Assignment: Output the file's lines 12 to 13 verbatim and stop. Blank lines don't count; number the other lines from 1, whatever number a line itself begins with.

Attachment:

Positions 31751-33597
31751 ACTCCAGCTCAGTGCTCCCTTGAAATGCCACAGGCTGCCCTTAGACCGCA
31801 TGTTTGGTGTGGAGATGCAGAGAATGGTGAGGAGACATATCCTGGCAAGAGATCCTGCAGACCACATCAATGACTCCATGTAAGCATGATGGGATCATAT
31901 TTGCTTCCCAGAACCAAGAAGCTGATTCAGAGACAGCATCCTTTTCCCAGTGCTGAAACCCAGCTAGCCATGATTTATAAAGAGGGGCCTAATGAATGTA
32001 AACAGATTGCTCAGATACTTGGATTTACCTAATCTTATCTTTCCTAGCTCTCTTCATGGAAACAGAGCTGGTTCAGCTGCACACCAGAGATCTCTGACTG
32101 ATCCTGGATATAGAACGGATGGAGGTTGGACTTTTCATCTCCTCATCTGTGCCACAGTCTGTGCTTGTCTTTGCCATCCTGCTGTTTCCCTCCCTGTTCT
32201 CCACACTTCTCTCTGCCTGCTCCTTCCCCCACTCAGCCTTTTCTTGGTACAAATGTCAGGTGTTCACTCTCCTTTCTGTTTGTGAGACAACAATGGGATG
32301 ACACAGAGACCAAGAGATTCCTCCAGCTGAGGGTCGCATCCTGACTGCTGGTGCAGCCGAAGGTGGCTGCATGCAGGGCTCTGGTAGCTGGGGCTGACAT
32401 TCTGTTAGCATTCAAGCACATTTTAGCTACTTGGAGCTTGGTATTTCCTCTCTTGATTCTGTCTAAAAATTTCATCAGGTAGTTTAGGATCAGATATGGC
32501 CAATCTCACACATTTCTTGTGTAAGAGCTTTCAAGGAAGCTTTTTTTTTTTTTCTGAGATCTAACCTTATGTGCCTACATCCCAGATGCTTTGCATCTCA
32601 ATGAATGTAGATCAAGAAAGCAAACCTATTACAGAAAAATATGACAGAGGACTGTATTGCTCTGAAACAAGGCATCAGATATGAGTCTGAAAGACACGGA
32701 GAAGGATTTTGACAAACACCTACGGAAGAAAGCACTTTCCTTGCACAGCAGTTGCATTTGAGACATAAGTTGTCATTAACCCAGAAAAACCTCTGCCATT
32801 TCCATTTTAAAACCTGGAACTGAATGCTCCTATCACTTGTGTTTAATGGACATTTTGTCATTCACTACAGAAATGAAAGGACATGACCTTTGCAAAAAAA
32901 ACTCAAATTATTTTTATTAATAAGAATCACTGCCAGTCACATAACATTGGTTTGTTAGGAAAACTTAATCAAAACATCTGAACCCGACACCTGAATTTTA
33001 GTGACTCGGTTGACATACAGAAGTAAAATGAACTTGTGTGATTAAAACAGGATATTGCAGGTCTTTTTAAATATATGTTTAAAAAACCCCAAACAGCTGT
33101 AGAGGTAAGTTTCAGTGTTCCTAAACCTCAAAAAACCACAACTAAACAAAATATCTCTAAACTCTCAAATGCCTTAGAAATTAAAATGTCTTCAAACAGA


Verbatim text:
32701 GAAGGATTTTGACAAACACCTACGGAAGAAAGCACTTTCCTTGCACAGCAGTTGCATTTGAGACATAAGTTGTCATTAACCCAGAAAAACCTCTGCCATT
32801 TCCATTTTAAAACCTGGAACTGAATGCTCCTATCACTTGTGTTTAATGGACATTTTGTCATTCACTACAGAAATGAAAGGACATGACCTTTGCAAAAAAA